A 529 plan is a tax-advantaged savings account that is used to help pay for college. It was initially confined to post-secondary education fees, but in 2017 and 2019, it was expanded to include K-12 education and apprenticeship programs. Savings programs and prepaid tuition plans are the two primary forms of 529 plans.

Savings plans grow tax-deferred, and withdrawals for eligible school costs are tax-free. Prepaid tuition plans allow account holders to pay for tuition at specific colleges and universities in advance, locking in today’s rates. Qualified tuition programs and Section 529 plans are other names for 529 plans.

529 Plan Tax Benefits

A 529 college savings plan invests your after-tax contributions in mutual funds, ETFs, and comparable investments, similar to a Roth 401(k) or Roth IRA. Your money will grow tax-deferred and can be withdrawn tax-free if it is used to pay for eligible higher education expenditures. Contributions are not tax-deductible in the United States.

You may also be eligible for a state tax credit, depending on where you live. State income tax deductions and credits for 529 plan contributions are available in more than 30 states.

Because donations are considered completed gifts to the beneficiary, some families use 529 plans as an estate planning tool. The annual gift tax exception is worth $15,000 per donor and beneficiary.

How does the 529 Plan work?

Anyone can contribute to a 529 account once it has been established. The account owner must submit a withdrawal request to the plan administrator to withdraw funds, indicating whether the withdrawal is qualified (explained later) or nonqualified. By January 31 of the following year, the recipient should have received a Form 1099-Q, Payments From Qualified Education Programs, specifying the entire withdrawal amount and the components that are deemed earnings vs. a return of investment.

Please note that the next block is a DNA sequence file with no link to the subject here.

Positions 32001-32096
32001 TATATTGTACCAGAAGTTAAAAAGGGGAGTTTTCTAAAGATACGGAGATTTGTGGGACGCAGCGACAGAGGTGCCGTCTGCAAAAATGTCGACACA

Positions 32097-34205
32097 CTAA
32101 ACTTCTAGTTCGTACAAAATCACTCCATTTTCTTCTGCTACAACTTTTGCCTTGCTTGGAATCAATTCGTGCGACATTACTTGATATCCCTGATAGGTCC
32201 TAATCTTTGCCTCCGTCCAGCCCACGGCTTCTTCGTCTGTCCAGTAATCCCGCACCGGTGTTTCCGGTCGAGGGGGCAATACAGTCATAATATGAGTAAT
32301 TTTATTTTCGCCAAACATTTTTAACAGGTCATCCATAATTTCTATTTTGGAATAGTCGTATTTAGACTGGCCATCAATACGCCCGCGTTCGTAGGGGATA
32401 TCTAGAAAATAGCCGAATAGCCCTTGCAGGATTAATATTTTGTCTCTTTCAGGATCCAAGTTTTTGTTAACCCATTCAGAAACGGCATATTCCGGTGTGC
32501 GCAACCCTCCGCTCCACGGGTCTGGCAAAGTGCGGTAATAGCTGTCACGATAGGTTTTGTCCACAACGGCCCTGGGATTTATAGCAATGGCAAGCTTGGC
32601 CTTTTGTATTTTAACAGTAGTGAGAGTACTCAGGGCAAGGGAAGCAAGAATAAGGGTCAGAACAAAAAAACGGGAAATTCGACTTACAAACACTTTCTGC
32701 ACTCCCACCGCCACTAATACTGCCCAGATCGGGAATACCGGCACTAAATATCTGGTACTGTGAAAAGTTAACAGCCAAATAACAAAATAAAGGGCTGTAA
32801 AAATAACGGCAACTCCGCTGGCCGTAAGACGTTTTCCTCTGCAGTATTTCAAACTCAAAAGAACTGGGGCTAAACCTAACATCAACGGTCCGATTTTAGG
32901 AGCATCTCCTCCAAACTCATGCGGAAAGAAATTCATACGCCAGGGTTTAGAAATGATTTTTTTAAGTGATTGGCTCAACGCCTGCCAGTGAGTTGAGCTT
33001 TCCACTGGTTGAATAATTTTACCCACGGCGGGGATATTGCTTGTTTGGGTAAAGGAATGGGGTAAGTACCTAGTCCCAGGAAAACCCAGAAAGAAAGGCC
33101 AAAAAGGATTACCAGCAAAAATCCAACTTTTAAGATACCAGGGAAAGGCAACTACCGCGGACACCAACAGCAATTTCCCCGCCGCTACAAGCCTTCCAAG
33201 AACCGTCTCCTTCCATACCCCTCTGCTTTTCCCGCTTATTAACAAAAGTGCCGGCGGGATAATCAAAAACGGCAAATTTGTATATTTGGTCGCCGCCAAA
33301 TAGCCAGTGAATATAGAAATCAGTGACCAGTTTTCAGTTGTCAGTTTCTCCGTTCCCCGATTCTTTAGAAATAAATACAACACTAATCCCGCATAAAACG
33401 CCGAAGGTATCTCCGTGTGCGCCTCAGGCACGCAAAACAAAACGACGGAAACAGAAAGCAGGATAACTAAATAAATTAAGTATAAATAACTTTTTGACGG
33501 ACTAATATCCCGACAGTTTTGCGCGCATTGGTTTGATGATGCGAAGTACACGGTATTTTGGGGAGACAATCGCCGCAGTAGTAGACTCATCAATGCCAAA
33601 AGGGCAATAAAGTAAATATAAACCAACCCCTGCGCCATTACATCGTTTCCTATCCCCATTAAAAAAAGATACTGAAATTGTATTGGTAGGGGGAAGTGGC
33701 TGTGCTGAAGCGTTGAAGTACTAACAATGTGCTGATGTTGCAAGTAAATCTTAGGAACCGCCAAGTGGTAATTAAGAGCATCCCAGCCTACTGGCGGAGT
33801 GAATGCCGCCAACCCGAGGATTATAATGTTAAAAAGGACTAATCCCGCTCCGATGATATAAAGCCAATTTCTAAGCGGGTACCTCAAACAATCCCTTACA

To the extent that earnings exceed “adjusted eligible education expenditures,” the earnings component may be liable to tax plus a 10% penalty. Qualified education expenses minus tax-free educational assistance and the amount used for the American opportunity tax credit (maximum $4,000 in expenses; maximum credit $2,500) equal adjusted qualified education expenses.

Types of 529 plans

Prepaid tuition plans:

You can lock in current tuition prices at public colleges and universities in your state. If your child opts for a private or out-of-state school, you may only get a minimal return on your initial investment.

Savings plan:

You make monthly contributions and count on the account’s earnings to grow. You take on additional financial risk in exchange for your child’s ability to spend the funds at public and private schools around the country.

How Much Can I Contribute?

Although there are no annual contribution restrictions for 529 plans, there are a few factors to consider when making a significant commitment. Contributions beyond the yearly gift tax exclusion ($15,000 in 2021) will, for example, be deducted from your lifetime estate and gift tax exemption ($11.7 million in 2021).

In addition, each state has a contribution limit for 529 plans that range from $235,000 to $529,000. This figure is based on the cost of attending a prestigious college or graduate program, including textbooks and living expenses.

It would help if you strived to save around one-third of your expected future education costs as a general rule of thumb. This presupposes that you can cover the remaining two-thirds of your income from existing sources, such as scholarship funds and student loans.

Tax Advantages of 529 Plan

If the money is utilized for approved school costs, the earnings in a 529 plan are tax-free on both the federal and state levels. Except for specific conditions, such as death or disability, all other withdrawals are subject to taxes and a 10% penalty.

The money you put into a 529 plan isn’t deductible for federal income tax reasons. Contributions to a 529 plan, on the other hand, are eligible for tax deductions or credits in more than 30 states. If you desire a state tax deduction or credit, you should generally invest in your home state’s plan. Some states will enable you to invest in their plans as a nonresident if you’re ready to forego a tax incentive.

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